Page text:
A distant cousin of Camilla, the Duchess of Cornwall is said to have died by suicide.
Charles Villiers, 59 – whose late mother was a cousin of the 75-year-old royal – was found dead after being bankrupted amid one of the longest divorce cases in UK history .
Her body was discovered by a housekeeper in a room at the £300-a-night Durrants Hotel in London’s affluent Marylebone.
A Metropolitan Police spokesman said officers were alerted by the London Ambulance Service on August 18 to a body at a hotel in George Street, west London.
The death is being investigated but has not been treated as a suspect.
They said: “At the scene a male, aged in his 50s, was found deceased.
“At this time, the man’s death is considered unexpected. It has been investigated and is not suspicious.”
Charles – who worked in publishing – was broke due to excessive divorce bills and his house was seized in 2015.
He separated from ex-wife Emma Villiers in 2012 and divorce papers were filed in 2014.
A disagreement between the two men over where their child support payment hearings should take place led to the case dragging on for eight years.
Charles wanted the hearings to take place in Scotland, as they had lived together for nearly three decades as a married couple on an estate near Dumbarton.
However, Emma wanted the hearings to take place in England.
It is claimed that she would have received a much larger settlement in England.
She asked for a settlement of £3.5million.
However, the High Court ruled last year that Charles was unable to pay child support due to financial hardship and that both parties had been “psychologically damaged” by the case.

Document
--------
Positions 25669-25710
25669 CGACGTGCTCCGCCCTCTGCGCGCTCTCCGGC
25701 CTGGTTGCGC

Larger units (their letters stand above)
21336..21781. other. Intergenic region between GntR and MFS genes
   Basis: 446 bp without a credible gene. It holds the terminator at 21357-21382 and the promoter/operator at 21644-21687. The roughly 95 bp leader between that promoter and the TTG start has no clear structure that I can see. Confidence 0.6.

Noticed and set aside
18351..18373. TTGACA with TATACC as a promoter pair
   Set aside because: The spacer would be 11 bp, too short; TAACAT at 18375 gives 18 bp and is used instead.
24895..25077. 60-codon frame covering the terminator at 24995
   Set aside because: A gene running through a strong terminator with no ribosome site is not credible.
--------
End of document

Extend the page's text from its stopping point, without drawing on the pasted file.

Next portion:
However, it didn’t stop there, the Court of Appeal overturned this and Charles was made to pay Emma £10,000 a year.
A year earlier he was engaged to singer Heidi Innes, 45, but the relationship ended after she accused him of failing to contribute to the rent of an £18,000-a-month cottage in which they lived.
Charles was left homeless and ended up crashing on the sofa of his old friend Philippa Snowdon, who remembered Charles as ‘lovely’ and admitted she believed he had done his best to ensure that his death would cause him “no pain”.
The 80-year-old told The Times: “He was lovely, he loved helping people and he was the perfect guest.
“The divorce was horrible and really upset him, and what worried him the most was the loss of contact with his daughter.
“He was so considerate to the very last, he carefully orchestrated his death to avoid hurting me.”